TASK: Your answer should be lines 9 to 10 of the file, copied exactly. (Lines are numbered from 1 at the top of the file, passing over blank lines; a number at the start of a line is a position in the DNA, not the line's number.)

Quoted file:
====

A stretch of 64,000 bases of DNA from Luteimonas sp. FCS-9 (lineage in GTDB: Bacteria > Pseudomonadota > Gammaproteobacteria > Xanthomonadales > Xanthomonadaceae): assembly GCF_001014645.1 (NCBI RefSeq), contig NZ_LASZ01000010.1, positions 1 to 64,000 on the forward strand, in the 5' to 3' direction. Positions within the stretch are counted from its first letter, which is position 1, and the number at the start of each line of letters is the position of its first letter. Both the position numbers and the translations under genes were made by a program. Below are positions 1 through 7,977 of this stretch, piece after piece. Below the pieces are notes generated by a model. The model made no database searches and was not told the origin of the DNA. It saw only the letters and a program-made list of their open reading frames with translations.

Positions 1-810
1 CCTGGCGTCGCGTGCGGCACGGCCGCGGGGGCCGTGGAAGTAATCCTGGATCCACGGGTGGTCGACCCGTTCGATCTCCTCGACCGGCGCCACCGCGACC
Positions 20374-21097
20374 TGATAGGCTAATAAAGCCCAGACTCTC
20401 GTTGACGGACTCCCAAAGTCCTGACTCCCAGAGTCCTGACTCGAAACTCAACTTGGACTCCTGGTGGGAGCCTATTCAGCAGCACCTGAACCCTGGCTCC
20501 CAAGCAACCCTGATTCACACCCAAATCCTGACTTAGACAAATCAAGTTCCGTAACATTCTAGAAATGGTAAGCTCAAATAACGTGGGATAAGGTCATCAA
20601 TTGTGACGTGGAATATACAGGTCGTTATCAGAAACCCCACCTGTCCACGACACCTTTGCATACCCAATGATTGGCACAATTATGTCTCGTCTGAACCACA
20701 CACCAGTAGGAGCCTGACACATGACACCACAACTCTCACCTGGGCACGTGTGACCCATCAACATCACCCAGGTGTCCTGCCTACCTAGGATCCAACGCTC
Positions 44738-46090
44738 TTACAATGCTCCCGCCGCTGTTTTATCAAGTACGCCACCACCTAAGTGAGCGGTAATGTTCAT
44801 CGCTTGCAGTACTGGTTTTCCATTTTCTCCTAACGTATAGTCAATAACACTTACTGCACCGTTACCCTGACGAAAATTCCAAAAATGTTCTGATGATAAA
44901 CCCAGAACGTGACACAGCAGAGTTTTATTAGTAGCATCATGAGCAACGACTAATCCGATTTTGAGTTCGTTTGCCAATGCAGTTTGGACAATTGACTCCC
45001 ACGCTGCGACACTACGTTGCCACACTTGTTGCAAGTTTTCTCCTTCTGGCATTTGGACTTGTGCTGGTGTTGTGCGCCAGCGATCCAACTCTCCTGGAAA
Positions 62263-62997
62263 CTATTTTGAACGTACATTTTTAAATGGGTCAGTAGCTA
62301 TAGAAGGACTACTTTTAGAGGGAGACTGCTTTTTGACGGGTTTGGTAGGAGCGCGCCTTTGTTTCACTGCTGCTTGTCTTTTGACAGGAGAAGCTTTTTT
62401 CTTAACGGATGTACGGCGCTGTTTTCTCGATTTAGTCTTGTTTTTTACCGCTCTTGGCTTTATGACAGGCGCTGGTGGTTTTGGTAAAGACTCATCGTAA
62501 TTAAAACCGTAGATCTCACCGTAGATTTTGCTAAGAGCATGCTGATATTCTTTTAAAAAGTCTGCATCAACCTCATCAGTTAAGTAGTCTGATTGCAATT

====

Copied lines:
20701 CACCAGTAGGAGCCTGACACATGACACCACAACTCTCACCTGGGCACGTGTGACCCATCAACATCACCCAGGTGTCCTGCCTACCTAGGATCCAACGCTC
Positions 44738-46090